The availability of insulin over the counter presents a real conundrum. As Smith's experience shows, without training or guidance from a health care provider, it can be dangerous for a patient to guess at the best dosage and timing from version to version of insulin. On the other hand, being able to afford and easily buy some when she needed it may have saved her life.

There are two types of human insulin available over the counter; one made by Eli Lilly and the other by Novo Nordisk. These versions of the medicine are older, and take longer to metabolize than some of the newer, prescription versions; they were created in the early 1980s, and the prices range from more than $200 a vial to as little as $25, depending on where you buy them.

The U.S. Food and Drug Administration declined multiple requests by NPR for an interview on this topic. But, in an email, an FDA representative said that the versions of insulin now available over the counter were approved for sale that way because they are based on a less concentrated, older formulation, "that did not require a licensed medical practitioner's supervision for safe use."

"This is not something that should be done without the help of a professional," says David Kliff, who has Type 1 diabetes and writes the Diabetic Investors blog. Kliff has followed and written about the expanding business of diabetes for years.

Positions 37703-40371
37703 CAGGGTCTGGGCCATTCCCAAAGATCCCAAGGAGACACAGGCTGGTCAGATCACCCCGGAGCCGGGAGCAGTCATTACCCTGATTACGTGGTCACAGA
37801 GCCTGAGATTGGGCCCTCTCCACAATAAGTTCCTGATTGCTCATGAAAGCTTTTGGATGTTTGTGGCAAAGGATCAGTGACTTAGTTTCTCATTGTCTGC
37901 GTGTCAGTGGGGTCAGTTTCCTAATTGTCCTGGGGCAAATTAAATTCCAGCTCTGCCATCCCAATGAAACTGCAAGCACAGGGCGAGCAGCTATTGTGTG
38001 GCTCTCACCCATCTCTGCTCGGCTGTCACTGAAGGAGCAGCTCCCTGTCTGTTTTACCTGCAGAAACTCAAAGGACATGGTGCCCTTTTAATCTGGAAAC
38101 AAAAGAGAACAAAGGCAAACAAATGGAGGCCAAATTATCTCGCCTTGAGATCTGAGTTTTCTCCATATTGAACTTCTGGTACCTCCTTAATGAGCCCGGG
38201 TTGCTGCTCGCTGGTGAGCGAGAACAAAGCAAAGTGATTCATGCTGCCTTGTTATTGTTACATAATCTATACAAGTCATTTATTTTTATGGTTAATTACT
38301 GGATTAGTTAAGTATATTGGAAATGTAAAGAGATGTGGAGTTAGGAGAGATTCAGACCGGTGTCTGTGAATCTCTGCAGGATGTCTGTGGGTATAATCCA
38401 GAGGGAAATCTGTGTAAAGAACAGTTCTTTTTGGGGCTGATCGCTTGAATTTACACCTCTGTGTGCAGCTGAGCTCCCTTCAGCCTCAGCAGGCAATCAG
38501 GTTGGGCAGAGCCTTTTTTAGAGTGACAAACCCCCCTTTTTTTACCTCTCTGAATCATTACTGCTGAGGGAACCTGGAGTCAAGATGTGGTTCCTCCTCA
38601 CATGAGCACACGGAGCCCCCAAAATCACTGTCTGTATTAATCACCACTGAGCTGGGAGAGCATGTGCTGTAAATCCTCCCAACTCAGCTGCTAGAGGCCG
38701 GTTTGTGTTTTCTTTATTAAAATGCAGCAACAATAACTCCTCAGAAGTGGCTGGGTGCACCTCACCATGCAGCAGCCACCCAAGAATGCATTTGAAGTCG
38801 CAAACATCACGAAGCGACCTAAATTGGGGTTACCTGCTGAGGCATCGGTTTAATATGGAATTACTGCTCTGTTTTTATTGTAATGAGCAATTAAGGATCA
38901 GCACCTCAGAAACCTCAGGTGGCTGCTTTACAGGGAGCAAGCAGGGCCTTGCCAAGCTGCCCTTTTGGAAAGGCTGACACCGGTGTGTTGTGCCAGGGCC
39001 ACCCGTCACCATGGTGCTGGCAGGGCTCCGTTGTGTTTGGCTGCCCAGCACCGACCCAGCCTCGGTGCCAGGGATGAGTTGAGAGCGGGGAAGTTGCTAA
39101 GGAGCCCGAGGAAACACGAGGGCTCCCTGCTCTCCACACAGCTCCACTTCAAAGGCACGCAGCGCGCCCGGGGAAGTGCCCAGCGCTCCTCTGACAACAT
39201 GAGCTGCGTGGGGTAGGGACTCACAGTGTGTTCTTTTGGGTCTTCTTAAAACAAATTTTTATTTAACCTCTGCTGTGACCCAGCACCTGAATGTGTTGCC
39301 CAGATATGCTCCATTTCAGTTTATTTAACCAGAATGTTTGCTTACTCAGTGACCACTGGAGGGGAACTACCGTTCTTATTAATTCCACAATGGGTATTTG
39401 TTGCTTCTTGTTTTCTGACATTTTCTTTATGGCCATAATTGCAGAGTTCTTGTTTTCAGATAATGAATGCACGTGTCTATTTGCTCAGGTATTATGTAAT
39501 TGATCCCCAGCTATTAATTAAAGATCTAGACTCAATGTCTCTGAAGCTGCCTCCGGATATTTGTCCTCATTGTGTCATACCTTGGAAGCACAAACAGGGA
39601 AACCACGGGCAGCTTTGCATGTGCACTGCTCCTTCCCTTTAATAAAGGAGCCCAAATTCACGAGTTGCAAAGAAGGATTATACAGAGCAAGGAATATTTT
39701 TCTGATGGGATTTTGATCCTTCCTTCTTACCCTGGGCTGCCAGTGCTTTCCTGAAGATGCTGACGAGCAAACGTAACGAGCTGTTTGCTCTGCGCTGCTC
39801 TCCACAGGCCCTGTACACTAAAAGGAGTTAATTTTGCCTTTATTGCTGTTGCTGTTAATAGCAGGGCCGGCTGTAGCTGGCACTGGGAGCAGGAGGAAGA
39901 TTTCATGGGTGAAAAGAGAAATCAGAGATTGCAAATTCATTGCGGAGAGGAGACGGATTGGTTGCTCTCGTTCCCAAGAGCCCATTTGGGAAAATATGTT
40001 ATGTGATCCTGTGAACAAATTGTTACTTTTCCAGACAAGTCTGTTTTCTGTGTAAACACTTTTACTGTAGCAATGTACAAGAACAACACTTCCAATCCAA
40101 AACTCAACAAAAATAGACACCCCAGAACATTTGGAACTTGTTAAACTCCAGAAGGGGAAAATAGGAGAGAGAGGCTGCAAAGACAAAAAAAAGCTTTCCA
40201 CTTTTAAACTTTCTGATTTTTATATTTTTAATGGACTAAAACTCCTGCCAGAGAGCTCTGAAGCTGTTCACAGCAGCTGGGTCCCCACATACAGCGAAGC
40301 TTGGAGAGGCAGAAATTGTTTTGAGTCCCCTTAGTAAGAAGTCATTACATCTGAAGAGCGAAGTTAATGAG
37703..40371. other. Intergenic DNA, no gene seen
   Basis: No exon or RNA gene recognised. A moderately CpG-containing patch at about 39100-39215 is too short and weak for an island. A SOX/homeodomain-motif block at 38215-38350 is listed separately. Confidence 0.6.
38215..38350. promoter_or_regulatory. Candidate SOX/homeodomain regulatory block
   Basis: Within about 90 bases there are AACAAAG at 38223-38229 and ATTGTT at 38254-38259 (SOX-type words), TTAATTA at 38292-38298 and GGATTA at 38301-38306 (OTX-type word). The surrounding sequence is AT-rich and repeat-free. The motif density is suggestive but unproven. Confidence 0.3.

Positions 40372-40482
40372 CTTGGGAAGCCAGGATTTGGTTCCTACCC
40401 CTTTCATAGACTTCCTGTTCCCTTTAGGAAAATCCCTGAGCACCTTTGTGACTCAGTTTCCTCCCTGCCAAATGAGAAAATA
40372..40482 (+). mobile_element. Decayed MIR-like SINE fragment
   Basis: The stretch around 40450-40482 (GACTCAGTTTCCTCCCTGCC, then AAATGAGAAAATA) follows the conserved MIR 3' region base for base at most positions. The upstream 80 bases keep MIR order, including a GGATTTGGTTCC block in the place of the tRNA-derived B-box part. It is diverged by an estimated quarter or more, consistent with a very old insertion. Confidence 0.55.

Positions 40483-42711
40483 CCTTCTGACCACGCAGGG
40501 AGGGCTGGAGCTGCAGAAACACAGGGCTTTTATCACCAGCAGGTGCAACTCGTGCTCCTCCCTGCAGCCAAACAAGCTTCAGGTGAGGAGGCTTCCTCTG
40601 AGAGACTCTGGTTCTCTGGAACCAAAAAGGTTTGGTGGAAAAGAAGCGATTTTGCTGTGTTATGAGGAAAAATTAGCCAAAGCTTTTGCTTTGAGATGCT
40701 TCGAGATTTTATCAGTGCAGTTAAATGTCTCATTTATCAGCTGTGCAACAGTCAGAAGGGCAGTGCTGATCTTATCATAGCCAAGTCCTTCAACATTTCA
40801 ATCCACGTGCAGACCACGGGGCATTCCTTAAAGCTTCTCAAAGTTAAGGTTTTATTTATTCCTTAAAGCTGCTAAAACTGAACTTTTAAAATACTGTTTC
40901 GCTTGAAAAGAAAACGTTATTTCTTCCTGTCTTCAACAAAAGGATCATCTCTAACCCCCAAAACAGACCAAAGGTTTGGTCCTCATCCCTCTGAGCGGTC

"They look at insulin as a drug," he says, "and say, 'There's this enormous body of evidence that shows that the drug is safe.' But, you know, there's a little asterisk at the end there. What the little asterisk basically says is: 'You know, that's assuming that the patient is trained on it.' "

"I didn't realize that insulin was over the counter in Indiana until two of my patients, who were in good control, suddenly had increased glucoses," Burke says. He asked them if they had changed their diet, lost weight, altered their workout routines. They had not.

Burke says he took his concerns to the American Medical Association. But the national doctor's association told him there are no data showing that the drug's over-the counter availability is a public health hazard. In fact, the AMA's board noted, getting insulin without a doctor's prescription may be an important way for some insulin-dependent patients to get access to the medicine they need.